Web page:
World leaders condemn Manchester attack

World leaders condemn Manchester attack

World leaders condemn Manchester attack


World leaders expressed shock and horror on May 23 at a suicide bombing the previous night in Manchester that killed at least 22 people, including children, as Turkey, which has suffered numerous attacks in the past two years, urged the international community to cooperate strongly against terrorism.

The Islamic State of Iraq and the Levant (ISIL) claimed responsibility for the bombing at a packed Manchester pop concert by U.S. star Ariana Grande. This was the deadliest terror attack in Britain for more than a decade.
Prime Minister Theresa May said the police knew the identity of the bomber, who died in the blast, saying he intended to cause “maximum carnage.”

She said he is believed to have acted alone, but police arrested a 23-year-old man early on May 23 in connection with the attack, which occurred just over two weeks before Britain holds a general election.

“One of the caliphate’s soldiers placed bombs among the crowds,” ISIL said in a statement published on its social media channels, while also threatening more attacks.

Screaming fans, many of them teenagers, fled the venue in panic after the explosion at the end of the concert by Grande in the 21,000-capacity Manchester Arena in the city in England’s northwest.

“A single terrorist detonated his improvised explosive device near one of the exits of the venue, deliberately choosing the time and place to cause maximum carnage and to kill and injure indiscriminately,” May said after an emergency ministerial meeting.

Eight-year-old Saffie Rose Roussos and a teenager, Georgina Callander, were among the first of the 22 victims to be confirmed.  

Another 59 people were wounded, many with life-threatening injuries.

Police said the blast occurred in the foyer of the indoor arena, a covered area which links the auditorium to Victoria Station, a train and tram hub.

Families were separated, with dozens of young people taken to nearby hotels overnight, and some parents were still desperately searching for their children on yesterday.

“I’m just hearing nothing – her phone’s dead,” Charlotte Campbell, whose 15-year-old daughter Olivia was at the concert, told BBC radio.

The attack was the deadliest in Britain since July 7, 2005, when four suicide bombers inspired by al-Qaeda attacked London’s transport system during rush hour, killing 52 people and wounding 700 more.

It revived memories of the November 2015 attack at the Bataclan concert hall in Paris in which armed men wearing explosive belts stormed in and killed 90 people. That attack was also claimed by ISIL.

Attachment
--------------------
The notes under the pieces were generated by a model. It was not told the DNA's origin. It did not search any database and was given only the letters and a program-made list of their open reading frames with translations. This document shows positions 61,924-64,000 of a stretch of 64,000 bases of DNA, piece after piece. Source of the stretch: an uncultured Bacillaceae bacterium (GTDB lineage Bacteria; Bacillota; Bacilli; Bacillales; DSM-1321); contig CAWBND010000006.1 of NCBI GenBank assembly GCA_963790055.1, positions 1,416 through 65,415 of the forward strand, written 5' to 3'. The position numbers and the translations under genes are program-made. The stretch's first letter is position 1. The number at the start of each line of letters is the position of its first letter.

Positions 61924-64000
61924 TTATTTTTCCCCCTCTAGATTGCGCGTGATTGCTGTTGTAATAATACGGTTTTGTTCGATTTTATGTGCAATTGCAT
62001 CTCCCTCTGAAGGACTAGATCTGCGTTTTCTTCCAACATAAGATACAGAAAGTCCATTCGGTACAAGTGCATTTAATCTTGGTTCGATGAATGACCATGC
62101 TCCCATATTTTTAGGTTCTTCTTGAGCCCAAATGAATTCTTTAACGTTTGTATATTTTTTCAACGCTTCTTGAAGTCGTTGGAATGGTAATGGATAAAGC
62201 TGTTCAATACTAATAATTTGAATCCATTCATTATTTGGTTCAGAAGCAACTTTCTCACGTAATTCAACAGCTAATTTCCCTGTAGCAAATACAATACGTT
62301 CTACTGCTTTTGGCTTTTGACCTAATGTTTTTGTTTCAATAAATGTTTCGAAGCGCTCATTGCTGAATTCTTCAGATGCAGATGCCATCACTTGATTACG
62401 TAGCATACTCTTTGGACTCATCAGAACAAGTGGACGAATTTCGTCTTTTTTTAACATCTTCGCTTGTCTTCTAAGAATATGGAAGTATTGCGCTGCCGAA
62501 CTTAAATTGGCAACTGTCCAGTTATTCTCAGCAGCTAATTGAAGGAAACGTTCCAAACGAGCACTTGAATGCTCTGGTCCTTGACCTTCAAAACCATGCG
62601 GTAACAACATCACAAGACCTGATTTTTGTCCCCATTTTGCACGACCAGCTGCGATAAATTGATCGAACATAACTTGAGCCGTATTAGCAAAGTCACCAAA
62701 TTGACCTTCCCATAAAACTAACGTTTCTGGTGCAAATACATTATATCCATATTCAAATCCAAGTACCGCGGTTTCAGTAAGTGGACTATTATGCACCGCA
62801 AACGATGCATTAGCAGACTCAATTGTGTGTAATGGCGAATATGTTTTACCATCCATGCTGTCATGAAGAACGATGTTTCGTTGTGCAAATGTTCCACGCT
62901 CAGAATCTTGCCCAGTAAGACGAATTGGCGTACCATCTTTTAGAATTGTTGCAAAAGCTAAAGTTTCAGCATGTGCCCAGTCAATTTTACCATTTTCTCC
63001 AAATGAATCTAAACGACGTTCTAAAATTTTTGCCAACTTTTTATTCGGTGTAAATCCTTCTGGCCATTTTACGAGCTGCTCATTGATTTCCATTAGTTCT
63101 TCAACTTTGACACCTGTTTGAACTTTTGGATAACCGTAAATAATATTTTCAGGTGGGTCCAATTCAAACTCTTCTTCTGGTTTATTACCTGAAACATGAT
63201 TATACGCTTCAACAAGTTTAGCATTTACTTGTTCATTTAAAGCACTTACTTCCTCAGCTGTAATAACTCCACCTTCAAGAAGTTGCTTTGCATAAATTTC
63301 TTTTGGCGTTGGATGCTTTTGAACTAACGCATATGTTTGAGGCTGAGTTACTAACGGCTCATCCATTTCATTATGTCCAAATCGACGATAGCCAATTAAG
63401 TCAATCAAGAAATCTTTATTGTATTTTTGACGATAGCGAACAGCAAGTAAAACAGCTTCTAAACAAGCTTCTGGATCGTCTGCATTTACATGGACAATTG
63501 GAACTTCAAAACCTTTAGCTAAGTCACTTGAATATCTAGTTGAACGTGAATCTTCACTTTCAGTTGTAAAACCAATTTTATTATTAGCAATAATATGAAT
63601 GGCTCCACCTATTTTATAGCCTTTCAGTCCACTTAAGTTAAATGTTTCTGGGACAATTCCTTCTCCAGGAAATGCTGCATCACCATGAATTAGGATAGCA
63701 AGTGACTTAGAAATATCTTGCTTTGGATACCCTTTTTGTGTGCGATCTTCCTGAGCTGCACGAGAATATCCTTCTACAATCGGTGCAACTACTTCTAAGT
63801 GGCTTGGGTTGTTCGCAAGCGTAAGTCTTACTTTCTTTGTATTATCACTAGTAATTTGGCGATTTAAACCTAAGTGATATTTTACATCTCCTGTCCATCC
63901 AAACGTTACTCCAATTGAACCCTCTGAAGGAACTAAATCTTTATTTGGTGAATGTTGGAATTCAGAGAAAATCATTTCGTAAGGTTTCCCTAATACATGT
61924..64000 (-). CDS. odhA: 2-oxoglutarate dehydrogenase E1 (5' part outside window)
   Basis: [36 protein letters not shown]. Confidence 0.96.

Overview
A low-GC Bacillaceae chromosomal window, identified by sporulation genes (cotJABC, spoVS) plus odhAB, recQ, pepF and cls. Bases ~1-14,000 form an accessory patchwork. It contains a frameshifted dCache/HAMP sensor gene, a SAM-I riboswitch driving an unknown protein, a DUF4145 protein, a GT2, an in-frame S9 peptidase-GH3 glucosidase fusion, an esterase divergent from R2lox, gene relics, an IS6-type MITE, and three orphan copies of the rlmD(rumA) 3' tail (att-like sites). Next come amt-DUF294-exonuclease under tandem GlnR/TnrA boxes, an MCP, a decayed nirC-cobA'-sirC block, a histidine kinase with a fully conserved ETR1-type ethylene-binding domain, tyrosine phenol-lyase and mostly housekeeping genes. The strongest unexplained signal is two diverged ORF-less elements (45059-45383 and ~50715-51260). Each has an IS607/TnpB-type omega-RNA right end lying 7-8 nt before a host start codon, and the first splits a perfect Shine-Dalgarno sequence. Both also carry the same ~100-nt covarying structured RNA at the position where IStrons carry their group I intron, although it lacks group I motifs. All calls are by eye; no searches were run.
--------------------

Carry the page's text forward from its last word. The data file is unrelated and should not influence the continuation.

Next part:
Grande, who is popular with teens and pre-teens, expressed her anguish following the Manchester attack.

“Broken. From the bottom of my heart, I am so, so sorry. I don’t have words,” the 23-year-old wrote on Twitter.

Turkish President Recep Tayyip Erdoğan said he “strongly condemned” the attack during a speech at Istanbul University.

“We share the grief of the British government and its people,” Erdoğan said. 

“Like every country, I would like to stress that we stand with Britain in the fight against terrorism,” he said.   
Prime Minister Binali Yıldırım also condemned the attack during a news conference with his Georgian counterpart, Giorgi Kvirikashvili.        

“We offer our condolences to our ally the United Kingdom, the victims’ families and we wish a speedy recovery to the injured. We condemn this attack in the strongest possible words,” Yıldırım said.    
“We know what terrorism can do, we paid a big price because of it. Terror is a global threat and should be dealt with globally,” he added.      

Earlier, Foreign Minister Mevlüt Çavuşoğlu condemned the attack.

Turkey will continue the determined and effective struggle carried out by its ally United Kingdom, the Foreign Ministry said. 

“Thank so much for messages of condolence for #Manchester from Turkish friends. Deeply appreciated,” British Ambassador to Ankara Richard Moore said on his Twitter account. 

“So many young, beautiful, innocent people living and enjoying their lives murdered by evil losers,” U.S. President Donald Trump said during a visit to Bethlehem.

German Chancellor Angela Merkel voiced “sorrow and horror.” “This suspected terrorist attack will only strengthen our resolve to work with our British friends against those who plan and execute such inhuman acts. I assure the people in Britain: Germany stands by your side.”

Russian President Vladimir Putin said he was ready to boost anti-terror cooperation with Britain after “this cynical, inhuman crime.”

“We expect that those behind it will not escape the punishment they deserve,” he said.

French President Emmanuel Macron voiced “horror and shock” and said he would speak to the British prime minister.